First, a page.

The role of exercise and gender for physical self-perceptions and importance ratings in Swedish university students

Authors


Magnus Lindwall, Department of Psychology, Stockholm University, SE-106 91 Stockholm, Sweden. Tel: +46-8-162012, Fax: +46-8-159342, E-mail: mali@psychology.su.se

Abstract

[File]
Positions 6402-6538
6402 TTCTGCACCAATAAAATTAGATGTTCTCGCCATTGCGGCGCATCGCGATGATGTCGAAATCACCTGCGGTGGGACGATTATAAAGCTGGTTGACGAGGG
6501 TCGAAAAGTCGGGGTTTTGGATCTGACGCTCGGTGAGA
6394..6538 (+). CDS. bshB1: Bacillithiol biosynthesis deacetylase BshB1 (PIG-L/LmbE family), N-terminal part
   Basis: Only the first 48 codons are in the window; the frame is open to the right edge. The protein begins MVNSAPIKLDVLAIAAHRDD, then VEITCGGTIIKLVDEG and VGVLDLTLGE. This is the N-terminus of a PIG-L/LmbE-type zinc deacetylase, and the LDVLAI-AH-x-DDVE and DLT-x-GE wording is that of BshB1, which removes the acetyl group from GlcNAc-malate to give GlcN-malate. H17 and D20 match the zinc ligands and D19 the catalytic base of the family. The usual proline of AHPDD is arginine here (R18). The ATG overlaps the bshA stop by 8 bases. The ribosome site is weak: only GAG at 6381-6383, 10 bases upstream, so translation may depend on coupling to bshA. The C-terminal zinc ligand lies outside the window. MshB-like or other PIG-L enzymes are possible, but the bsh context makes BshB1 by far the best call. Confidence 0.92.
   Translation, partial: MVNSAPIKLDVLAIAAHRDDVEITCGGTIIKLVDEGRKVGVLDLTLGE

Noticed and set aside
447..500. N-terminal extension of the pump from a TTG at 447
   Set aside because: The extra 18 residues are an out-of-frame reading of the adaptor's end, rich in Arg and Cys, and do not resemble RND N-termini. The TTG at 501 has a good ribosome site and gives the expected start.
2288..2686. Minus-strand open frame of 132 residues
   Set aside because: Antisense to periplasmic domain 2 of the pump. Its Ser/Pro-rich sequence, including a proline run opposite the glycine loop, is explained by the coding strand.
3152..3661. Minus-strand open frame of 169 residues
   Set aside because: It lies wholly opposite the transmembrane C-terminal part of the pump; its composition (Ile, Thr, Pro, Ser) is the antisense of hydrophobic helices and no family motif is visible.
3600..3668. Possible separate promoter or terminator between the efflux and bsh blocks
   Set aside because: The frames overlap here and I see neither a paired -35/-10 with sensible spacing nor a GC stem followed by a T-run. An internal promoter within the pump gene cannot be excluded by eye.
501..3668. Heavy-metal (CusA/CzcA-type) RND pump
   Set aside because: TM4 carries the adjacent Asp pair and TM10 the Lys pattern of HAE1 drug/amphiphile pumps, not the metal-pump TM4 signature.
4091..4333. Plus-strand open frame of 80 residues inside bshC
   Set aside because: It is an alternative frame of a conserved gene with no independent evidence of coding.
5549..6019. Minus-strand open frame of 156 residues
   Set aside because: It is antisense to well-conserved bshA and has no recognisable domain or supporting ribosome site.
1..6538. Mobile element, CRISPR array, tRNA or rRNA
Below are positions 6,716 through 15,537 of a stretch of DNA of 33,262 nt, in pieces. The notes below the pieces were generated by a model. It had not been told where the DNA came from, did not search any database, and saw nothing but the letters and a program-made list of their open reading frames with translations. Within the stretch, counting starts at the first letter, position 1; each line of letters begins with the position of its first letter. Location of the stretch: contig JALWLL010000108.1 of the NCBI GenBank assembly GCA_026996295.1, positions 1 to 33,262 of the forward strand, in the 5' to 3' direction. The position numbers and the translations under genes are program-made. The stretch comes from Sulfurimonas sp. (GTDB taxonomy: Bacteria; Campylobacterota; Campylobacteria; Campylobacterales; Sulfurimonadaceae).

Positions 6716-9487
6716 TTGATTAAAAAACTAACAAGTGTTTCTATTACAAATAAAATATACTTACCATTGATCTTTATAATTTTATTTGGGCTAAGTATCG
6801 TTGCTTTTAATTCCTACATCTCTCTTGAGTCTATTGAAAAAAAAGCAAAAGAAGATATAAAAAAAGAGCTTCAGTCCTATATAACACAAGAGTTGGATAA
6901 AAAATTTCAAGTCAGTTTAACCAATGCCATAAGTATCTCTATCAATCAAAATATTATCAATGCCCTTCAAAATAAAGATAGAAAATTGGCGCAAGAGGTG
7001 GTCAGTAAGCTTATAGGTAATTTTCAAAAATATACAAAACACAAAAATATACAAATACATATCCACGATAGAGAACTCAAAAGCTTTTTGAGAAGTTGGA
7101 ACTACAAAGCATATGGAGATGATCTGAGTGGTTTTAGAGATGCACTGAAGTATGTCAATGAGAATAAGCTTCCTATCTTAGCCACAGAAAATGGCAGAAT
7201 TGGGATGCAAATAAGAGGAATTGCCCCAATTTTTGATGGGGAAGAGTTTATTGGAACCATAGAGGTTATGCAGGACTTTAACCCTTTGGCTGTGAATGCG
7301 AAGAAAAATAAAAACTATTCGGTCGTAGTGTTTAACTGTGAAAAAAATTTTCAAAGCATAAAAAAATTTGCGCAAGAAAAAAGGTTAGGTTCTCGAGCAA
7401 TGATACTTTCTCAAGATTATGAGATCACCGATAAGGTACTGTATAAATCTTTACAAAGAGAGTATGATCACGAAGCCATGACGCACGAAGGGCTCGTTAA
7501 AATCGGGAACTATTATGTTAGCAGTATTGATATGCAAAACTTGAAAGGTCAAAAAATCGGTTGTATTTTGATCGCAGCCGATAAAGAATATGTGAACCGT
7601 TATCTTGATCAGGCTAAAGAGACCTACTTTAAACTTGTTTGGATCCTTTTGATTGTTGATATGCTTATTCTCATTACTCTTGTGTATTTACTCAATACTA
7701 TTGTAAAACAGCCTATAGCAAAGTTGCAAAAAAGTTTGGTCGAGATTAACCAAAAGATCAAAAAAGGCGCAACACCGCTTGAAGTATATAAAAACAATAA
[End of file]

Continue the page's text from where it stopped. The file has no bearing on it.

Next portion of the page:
The purpose of this study was to investigate how scores on the Physical Self-Perception Profile (PSPP), including scores on the Perceived Importance Profile (PIP), were related to self-reported exercise frequency, duration, and gender in sample of Swedish university students. A total of 164 participants completed the PSPP, PIP, and a questionnaire focusing on frequency and duration of exercise. Exercise frequency, duration, and gender predicted best the PSPP sub-domains of Sport Competence and Physical Conditioning. Exercising more frequently, and for a longer time on each occasion was associated with higher PSPP and PIP scores. Women generally displayed lower PSPP scores than men. These results suggest that exercise professionals need to master a range of appropriate exercise strategies, since doubts concerning self-presentation may work against establishing a regular exercise routine.

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